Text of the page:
• Customer Service, Salesmanship skills, Counter Sales
• Retail Strategy
• Retail Communication
• Public Relation
• Retailing in India

• Project Work & Assignments


Case studies and dummy projects.

• Unit 1: Overview of Retail Industry

Class: 1

Retailing consists of the sale of goods or merchandise, from a fixed


location such as a department store or kiosk, in small or individual lots for
direct consumption by the purchaser. Retailing may include subordinated
services, such as delivery. Purchasers may be individuals or businesses. In
commerce, a retailer buys goods or products in large quantities from
manufacturers or importers, either directly or through a wholesaler, and
then sells smaller quantities to the end-user. Retail establishments are
often called shops or stores. Retailers are at the end of the supply chain.
Manufacturing marketers see the process of retailing as a necessary part
of their overall distribution strategy.

Shops may be on residential streets, shopping streets with few or no


houses, or in a shopping center or mall, but are mostly found in the
central business district. Shopping streets may be for pedestrians only.
Online retailing, also known as e-commerce is the latest form of non-shop
retailing (cf. mail order).

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Shopping generally refers to the act of buying products. Sometimes this is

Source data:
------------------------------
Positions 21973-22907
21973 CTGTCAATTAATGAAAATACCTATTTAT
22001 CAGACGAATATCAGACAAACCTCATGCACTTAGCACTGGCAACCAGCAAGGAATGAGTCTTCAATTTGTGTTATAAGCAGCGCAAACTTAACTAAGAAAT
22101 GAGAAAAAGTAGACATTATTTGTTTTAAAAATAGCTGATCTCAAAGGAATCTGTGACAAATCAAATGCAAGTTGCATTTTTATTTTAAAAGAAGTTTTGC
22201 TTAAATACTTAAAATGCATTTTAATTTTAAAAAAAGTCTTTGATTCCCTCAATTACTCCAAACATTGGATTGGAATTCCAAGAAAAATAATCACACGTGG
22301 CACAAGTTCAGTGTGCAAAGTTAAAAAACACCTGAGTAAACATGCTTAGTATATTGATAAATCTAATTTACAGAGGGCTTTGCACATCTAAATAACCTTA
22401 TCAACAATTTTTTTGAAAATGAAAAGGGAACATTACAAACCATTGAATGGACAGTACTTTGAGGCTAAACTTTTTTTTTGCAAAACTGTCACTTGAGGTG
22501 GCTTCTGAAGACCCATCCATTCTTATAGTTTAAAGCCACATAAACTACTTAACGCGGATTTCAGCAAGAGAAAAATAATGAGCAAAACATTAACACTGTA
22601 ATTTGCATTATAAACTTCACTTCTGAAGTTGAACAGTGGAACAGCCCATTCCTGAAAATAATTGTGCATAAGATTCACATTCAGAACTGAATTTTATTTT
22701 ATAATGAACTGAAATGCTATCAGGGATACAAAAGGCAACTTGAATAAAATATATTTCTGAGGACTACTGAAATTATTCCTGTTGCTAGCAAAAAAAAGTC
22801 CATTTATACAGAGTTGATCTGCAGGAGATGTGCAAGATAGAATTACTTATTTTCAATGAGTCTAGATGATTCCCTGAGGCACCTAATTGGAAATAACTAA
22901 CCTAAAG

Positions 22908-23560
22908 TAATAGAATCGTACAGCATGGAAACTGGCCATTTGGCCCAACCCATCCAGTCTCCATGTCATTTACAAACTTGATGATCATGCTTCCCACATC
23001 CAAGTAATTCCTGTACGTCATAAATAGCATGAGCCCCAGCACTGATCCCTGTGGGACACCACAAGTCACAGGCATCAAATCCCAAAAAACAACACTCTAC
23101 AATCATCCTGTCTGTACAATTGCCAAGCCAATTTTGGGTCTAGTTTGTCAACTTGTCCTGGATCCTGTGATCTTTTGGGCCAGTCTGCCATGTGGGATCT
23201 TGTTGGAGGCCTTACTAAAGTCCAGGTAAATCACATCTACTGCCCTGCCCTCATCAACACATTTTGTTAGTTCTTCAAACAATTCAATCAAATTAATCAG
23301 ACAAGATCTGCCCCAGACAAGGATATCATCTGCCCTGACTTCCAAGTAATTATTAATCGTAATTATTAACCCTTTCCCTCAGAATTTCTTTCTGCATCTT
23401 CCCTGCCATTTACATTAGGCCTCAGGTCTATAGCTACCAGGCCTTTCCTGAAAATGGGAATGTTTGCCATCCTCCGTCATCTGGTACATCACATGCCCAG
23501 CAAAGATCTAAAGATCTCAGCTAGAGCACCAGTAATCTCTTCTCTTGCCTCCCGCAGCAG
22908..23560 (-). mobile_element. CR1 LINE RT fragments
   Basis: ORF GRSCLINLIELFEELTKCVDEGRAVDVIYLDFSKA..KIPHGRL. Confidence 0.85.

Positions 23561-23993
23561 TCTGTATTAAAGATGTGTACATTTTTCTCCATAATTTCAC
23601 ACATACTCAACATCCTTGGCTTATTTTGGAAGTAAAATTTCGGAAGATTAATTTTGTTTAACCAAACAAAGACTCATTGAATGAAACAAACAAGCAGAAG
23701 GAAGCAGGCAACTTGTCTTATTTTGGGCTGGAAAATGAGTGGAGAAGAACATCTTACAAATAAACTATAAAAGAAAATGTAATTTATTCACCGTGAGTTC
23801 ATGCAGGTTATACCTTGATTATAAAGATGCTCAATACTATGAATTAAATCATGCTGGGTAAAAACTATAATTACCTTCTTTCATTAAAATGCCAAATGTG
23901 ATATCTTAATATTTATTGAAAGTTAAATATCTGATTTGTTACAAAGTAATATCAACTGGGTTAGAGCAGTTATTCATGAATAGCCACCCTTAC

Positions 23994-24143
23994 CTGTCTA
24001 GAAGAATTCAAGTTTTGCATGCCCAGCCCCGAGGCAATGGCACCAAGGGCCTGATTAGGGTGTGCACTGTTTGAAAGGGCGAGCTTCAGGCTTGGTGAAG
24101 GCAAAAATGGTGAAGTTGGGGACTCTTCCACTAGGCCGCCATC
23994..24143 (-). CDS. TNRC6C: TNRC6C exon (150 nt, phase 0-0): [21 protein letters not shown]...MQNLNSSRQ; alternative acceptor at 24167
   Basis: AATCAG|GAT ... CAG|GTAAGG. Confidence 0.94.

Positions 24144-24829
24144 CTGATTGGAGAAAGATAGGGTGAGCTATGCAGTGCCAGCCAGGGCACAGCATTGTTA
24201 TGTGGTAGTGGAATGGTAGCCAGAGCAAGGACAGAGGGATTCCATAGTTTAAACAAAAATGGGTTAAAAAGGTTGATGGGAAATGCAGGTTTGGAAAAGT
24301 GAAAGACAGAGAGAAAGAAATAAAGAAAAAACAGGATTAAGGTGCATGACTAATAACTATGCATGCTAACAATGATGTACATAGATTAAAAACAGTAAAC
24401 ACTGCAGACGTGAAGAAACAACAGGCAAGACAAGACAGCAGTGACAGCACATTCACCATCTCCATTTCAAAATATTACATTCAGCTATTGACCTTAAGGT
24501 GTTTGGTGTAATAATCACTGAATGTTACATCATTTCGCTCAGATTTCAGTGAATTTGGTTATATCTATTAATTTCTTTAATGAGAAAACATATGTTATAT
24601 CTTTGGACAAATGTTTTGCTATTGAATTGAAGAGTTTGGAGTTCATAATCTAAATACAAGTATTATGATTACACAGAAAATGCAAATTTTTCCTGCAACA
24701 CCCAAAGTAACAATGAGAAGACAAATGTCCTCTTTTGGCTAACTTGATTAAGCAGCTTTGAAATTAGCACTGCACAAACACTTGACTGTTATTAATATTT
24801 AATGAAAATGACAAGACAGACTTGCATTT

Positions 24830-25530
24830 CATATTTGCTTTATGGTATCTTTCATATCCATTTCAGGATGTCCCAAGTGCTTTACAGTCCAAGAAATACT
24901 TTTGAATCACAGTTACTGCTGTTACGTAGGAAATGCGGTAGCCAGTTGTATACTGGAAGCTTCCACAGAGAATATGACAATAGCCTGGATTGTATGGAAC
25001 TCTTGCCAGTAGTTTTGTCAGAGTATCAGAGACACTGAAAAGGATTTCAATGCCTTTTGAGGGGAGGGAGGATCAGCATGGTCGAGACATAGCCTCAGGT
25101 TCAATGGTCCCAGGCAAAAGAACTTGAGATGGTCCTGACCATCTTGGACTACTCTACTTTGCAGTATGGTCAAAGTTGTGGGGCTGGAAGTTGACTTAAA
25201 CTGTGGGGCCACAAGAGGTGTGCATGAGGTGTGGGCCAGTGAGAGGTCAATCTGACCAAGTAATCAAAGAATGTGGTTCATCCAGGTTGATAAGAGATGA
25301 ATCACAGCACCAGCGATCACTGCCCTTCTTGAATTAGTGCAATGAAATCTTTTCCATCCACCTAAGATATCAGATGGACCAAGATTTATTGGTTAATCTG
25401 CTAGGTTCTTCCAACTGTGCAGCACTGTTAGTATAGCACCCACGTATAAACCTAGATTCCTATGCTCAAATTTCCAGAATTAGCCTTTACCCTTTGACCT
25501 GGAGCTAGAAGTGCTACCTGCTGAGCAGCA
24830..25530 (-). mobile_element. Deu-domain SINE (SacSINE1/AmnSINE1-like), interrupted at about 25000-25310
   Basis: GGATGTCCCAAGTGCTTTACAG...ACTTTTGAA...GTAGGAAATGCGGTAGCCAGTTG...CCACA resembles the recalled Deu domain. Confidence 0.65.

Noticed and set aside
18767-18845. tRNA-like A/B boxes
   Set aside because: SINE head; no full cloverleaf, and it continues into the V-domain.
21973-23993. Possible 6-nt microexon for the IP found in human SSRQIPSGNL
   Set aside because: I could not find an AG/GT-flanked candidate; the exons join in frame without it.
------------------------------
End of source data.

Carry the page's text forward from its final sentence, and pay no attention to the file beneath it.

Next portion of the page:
done to obtain necessities such as food and clothing; sometimes it is done
as a recreational activity. Recreational shopping often involves window
shopping (just looking, not buying) and browsing and does not always
result in a purchase.

Retail Industry has brought in phenomenal changes in the whole process


of production, distribution and consumption of Consumer Goods all over
the world. In the present world most of the developed economies are
using the Retail Industry as their vital growth instrument. At present,
among all the industries of U.S.A the Retail Industry holds the second
place in terms of Employment Generation. In fact, the strength of the
Retail Industry lies in its ability to generate large volume of employment.

Not only U.S but also the other developed countries like U.K, Canada,
France, and Germany are experiencing tremendous growth in their Retail
Sectors. This boom in the Global Retail Industry was in many ways
accelerated by the Liberalization of Retail Sector.

Observing this global upward trend of Retail Industry, now the developing